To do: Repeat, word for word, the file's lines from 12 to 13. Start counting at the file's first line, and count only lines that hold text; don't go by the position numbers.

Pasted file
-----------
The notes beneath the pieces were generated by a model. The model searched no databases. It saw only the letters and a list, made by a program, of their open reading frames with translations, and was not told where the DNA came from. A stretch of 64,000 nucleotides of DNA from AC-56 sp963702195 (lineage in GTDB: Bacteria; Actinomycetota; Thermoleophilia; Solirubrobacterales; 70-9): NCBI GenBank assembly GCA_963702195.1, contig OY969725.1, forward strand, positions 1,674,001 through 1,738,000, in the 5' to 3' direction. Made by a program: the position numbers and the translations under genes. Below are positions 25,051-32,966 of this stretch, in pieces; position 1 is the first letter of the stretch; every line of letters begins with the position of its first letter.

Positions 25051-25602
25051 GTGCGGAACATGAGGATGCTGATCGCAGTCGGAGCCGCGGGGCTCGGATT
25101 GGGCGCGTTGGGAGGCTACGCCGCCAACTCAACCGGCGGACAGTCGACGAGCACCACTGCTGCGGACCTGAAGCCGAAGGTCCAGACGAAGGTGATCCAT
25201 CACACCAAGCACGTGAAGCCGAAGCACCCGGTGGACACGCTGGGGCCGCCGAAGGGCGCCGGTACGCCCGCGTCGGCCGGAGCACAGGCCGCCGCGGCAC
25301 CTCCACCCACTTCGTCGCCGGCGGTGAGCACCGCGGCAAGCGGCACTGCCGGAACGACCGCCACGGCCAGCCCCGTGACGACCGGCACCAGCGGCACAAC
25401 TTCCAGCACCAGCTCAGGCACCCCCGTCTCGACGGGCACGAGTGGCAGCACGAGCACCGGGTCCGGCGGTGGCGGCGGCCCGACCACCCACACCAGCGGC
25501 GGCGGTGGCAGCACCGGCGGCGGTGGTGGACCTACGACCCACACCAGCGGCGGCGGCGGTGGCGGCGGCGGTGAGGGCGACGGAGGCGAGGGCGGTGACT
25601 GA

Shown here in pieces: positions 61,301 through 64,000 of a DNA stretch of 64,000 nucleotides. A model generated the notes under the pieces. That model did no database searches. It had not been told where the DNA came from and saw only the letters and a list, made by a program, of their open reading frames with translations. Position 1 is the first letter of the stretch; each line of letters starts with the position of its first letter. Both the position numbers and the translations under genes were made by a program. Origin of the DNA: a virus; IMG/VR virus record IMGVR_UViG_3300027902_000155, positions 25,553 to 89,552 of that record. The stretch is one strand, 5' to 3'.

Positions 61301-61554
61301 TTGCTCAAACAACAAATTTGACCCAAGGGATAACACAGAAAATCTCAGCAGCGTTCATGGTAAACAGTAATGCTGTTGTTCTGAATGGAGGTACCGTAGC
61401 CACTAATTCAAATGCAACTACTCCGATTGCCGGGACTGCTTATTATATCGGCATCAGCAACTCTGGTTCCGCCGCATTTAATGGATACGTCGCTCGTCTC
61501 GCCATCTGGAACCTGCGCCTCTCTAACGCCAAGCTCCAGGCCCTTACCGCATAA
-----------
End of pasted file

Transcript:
61301 TTGCTCAAACAACAAATTTGACCCAAGGGATAACACAGAAAATCTCAGCAGCGTTCATGGTAAACAGTAATGCTGTTGTTCTGAATGGAGGTACCGTAGC
61401 CACTAATTCAAATGCAACTACTCCGATTGCCGGGACTGCTTATTATATCGGCATCAGCAACTCTGGTTCCGCCGCATTTAATGGATACGTCGCTCGTCTC